But … but … but it doesn’t have to be Christopher Columbus. That’s how I said it. Sputtering with frustration. Thinking about the very niftiness of a gigantic, cloud-scraping monument soaring over the skyline of Miami Beach or Fort Lauderdale or … what the hell … Peanut Island.
That was two decades ago. About 1,500 disassembled bronze chunks of a colossus called “Birth of the New World” were stashed in a Port Everglades warehouse. A free gift from famed Russian sculptor Zurab Tsereteli to South Florida.
Tsereteli had wanted to give us something special to commemorate the 500th anniversary of a certain voyage. You know. In 1492, some fellow sailed the ocean blue.
South Florida would have none of it.
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Sadly, Tsereteli’s gift arrived a few years too late. For most of the previous five centuries, Columbus fairly dripped with prestige. Enough that the District of Columbia, two counties, a dozen U.S. cities, including two state capitals, a major river in the northwest, an Ivy League university, scores of high schools and a band of knights (along with a nation in South America and a province in Canada) were happy to expropriate his name. But by 1992, his heroic rep had begun to be tarnished.
Chris, however accomplished as a navigator, lacked the people skills and ethnic sensitivities to sustain his image through the ’90s. Arguably, Columbus has had plenty of accomplices since 1492 in the exploitation of Native Americans. But being the first celebrity white guy to visit the New World, and with rumors of genocide on his résumé, he has lately become the poster boy for the invaders’ unseemly behavior.
So Miami Beach turned down a statue that would have loomed 30 stories high over the entrance to the Port of Miami. So did Fort Lauderdale. Palm Beach County killed a proposal to prop ol’ Chris up on a pile of dredge dirt called Peanut Island.
But it wasn’t a replica of the actual Christopher Columbus in that warehouse. If Columbus ever sat for a portrait, the pic was lost in some 16th-century garage sale. He pre-dated the selfie. Aside from some vague historical descriptions (“a lot like Gérard Depardieu”), nobody knows what he looked like. The statue’s 11-foot-tall head was sculpted with the elongated features of a Disney cartoon character. Besides, the figure depicts a sailor clutching a ship’s wheel, a nautical innovation that wouldn’t come along until the 1700s.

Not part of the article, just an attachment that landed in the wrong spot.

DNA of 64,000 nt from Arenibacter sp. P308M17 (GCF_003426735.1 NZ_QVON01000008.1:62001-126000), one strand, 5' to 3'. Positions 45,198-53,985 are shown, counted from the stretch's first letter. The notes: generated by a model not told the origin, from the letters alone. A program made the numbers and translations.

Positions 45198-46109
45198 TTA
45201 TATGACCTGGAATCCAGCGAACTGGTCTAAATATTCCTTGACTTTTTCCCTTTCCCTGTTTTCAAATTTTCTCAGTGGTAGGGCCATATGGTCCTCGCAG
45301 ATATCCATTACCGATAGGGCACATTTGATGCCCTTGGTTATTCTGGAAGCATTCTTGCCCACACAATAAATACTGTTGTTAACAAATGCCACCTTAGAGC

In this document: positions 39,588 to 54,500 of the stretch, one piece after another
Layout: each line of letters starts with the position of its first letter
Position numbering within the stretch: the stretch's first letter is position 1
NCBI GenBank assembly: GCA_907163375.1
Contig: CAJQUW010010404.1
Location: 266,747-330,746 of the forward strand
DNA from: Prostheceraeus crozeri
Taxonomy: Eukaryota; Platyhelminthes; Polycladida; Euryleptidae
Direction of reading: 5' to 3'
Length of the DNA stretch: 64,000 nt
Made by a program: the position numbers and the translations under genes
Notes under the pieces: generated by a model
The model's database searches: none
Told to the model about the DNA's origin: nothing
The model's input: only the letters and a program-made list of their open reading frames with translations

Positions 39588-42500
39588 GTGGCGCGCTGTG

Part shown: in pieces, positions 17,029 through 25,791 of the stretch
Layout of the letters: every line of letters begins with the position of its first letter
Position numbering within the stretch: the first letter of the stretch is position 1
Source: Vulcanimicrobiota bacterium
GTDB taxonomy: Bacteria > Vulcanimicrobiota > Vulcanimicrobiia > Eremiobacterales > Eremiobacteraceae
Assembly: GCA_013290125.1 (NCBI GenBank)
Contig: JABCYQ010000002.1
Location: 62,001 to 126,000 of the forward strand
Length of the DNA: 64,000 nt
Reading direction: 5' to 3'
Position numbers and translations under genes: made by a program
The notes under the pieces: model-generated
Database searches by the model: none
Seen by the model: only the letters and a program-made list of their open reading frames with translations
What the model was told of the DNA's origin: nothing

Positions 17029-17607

So we could have just renamed the damned thing, called it his more sensitive cousin Fred Columbus. We could have called it “Lebron sailing back to his forever home Miami.” Folks would have loved it. Our own iconic towering monument — 11 feet taller than the Statue of Liberty — would have greeted our spring breakers and cruise ship passengers as they headed out into the treacherous seas. “Wow. Look. There’s Miami’s big dude.”
Unhappily, South Florida rejected my advice.
But we now have a second chance to erect another semi-amazing towering waterside edifice. If Miami voters would only say “yeah, baby,” SkyRise Miami will soar 1,000 feet over the water’s edge. The silvery sloping tower, looking like the product of a marriage between a G clef and a cotter pin and fairly radiating Miami’s whacky exuberance, would offer observation decks, restaurants, a nightclub, a ballroom, a store and theme-park-style rides.